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The Sobriety of the Winter Landscape

Finding seasonal peace in visual art

“Come, see the north wind’s masonry.” - Ralph Waldo Emerson

Media enforce winter’s reputation for misery and loneliness — music in particular. Few songs, apart from holiday tunes, lighten the season. Muddy Waters sings of the ‘Cold Weather Blues’: “So cold up north that the birds can’t hardly fly / I’m going down south / And let this winter pass on by”. Leonard Cohen opens ‘Famous Blue Raincoat’ with a bleak, dark December morning in New York. The starkest visual in Anatomy of a Fall includes Sandra Hüller’s husband’s body, bloody and sprawled on a blanket of snow in the French Alps. Winter is, as Robert Frost reminds us, the darkest evening of the year.

It’s widely concluded that the best of winter will occur indoors. Looking out from a six-by-six window, hot chocolate in hand, you listen to Tchaikovsky and Nat King Cole. The fire thaws your hardened spirit. We’re told more to make something of winter and less to embrace it for its beauty. We must ski, and sledge, and ice skate, and throw snowballs. Through this season we communally persevere and brace ourselves for the lows. Only then can we emerge in April ready to revere the budding flora. 


But I’ve long had a soft spot for the clarity of the barren and frigid natural landscape. My affinity for the winter scene supersedes any love of snowsport. It came most forcefully with an exploration of winter landscapes in visual art — perhaps my foremost prescription to those struggling to see the physical poetry of the colder months.

Georgia O’Keeffe’s 1963 Winter Road I presents an abstract, vast, and snowy plane. Only a curving brown road disrupts it. O’Keeffe confronts the viewer, immediately and bluntly, with the subliminal nature of extreme snowfall. Overwhelmingly so, it covers the intricacies of the earth’s surface. It extends for miles and wipes the mind of excess visual queues. O’Keeffe gives us a lone path. Snow, she paints, simplifies.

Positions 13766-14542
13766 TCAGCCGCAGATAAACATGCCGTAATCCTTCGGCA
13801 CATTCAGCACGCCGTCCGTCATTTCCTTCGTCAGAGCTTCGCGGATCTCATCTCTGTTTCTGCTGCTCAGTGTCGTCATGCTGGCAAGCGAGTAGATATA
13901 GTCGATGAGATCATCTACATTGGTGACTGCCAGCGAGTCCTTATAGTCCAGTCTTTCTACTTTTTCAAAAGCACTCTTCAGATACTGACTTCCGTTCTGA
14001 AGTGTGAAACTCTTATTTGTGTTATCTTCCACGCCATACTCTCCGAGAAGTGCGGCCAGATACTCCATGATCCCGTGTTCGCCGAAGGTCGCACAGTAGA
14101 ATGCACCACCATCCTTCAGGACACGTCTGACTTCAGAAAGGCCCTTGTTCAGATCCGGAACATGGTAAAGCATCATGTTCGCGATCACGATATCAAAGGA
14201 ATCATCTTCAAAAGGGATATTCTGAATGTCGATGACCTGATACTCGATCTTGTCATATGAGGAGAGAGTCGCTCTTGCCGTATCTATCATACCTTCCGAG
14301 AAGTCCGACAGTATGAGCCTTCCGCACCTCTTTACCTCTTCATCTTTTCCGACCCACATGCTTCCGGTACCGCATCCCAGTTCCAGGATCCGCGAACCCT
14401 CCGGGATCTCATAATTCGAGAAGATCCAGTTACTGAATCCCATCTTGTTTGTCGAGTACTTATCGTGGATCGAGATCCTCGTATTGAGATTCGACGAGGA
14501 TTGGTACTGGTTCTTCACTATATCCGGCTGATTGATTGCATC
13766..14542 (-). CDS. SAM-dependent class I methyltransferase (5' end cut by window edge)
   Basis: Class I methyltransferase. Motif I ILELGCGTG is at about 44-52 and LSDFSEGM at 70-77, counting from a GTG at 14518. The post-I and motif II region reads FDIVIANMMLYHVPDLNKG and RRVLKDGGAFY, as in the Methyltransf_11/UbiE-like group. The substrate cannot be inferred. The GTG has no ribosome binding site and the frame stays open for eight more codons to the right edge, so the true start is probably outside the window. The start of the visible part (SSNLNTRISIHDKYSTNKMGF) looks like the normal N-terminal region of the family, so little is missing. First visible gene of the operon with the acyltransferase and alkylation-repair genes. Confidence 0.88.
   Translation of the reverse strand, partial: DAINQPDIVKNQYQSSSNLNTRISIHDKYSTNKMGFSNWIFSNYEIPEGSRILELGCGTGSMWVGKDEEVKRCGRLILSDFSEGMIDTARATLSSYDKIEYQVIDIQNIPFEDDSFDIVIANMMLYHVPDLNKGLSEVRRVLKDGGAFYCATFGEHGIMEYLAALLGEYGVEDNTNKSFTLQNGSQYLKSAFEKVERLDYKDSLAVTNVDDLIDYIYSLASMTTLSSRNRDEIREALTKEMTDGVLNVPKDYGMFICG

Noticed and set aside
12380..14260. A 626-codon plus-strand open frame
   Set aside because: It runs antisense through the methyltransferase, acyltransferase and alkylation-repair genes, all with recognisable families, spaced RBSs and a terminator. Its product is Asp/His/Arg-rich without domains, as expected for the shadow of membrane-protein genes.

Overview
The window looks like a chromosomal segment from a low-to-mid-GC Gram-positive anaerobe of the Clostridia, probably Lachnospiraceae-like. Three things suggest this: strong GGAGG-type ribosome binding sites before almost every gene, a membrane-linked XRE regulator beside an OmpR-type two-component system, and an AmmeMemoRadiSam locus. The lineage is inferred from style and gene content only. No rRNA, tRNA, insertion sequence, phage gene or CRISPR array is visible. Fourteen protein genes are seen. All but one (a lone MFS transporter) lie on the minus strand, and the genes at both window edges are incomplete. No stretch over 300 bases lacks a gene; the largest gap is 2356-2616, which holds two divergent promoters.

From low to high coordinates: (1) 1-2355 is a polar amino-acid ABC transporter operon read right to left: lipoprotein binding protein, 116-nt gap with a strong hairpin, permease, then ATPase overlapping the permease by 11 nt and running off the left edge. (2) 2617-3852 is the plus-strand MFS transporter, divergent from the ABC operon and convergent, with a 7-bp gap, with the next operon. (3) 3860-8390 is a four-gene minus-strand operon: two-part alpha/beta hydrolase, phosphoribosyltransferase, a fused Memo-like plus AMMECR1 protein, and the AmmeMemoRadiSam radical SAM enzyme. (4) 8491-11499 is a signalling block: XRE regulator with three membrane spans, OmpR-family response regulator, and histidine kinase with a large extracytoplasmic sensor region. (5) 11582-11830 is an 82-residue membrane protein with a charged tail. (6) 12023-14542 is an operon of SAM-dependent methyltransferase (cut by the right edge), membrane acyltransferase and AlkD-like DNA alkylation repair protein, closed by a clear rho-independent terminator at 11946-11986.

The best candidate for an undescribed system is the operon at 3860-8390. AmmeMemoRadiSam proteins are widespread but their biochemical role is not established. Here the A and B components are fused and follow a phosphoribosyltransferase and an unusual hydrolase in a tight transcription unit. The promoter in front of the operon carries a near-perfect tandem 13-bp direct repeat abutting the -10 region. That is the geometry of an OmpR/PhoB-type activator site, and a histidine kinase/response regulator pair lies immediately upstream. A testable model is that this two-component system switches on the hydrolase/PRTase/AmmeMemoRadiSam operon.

Rockwell Kent’s 1921 The Trapper captures the gravity of merging winter colour. Snow, sky, moon, clouds, and shadows are fused by the cerulean and ice blue, greyish yellows, and pinks of snow. The mountains melt together, and a figure witnesses the endurance of snowfall. Although less frequent than in summer, the light of wintertime is the brightest of the year. Snow reflects the sun, and the whole world momentarily glows. 

Andrew Wyeth’s 1989 Snow Hill depicts individuals dancing together around a winter maypole on a sheet of snow. The horizon line camouflages with the grey sky; the uniformity of colour and value isolates the playful figures. Details of personhood are therefore immediately noticeable, like the strips of artificial colour cutting the background and the Kuerner farmhouse at the bottom of the hill. Wyeth reminds us that if we’re lucky (and it is lucky), snow falls over one evening, and schools, employers, and authorities instruct us to stop our livelihood — first, for our safety and liability, and second, for time to relish the ephemeral natural gift.

In St Andrews, the gift of snow is infrequent. We cannot rely on its fall to find beauty in winter’s landscape. The earth adorns itself for three seasons straight and proceeds to undress. Exposed and vulnerable for months, our world in this time presents itself most honestly. 

A couple of pieces taught me to appreciate the vulnerability of the earth’s barren state. Polish painter Stanisław Wypsiańkski’s 1894 Planty Park at Dawn offers a tonalist visual of the unfruitful treeline leading to Wawel Castle in Kraków, a tribute to his divided country. Wyspiański’s nation, then absorbed by Prussia, Russia, and the Austro-Hungarian empire, is weary, yet alive. Viewers face the visual sobriety of a natural and national perseverance.

James McNeill Whistler does the same in his 1876 Nocturne in Grey and Gold: Chelsea Snow. I enjoy Whistler’s similarly tonalist evening. London fields the hits of the season, and an unaccompanied figure walks on guided by the glowing light of street lamps and warm interiors. These two canvases, communicative of t

he stripped-down look of winter, focus the eye. The overwhelming physical and mental blue of winter’s solitude creates the cleanest of visuals. 

A winter scene is soberingly uncomplicated. What we brand as the world in comatose is still alive, and, not just alive, but worthwhile. These paintings forced my recognition of this fact. If wondering at the natural world is a prerequisite to humility and inner peace, then we cannot take a break from this practice in the throes of the lowest season. Find what lies underneath, even in the absence of snow.

Image from Wikimedia Commons

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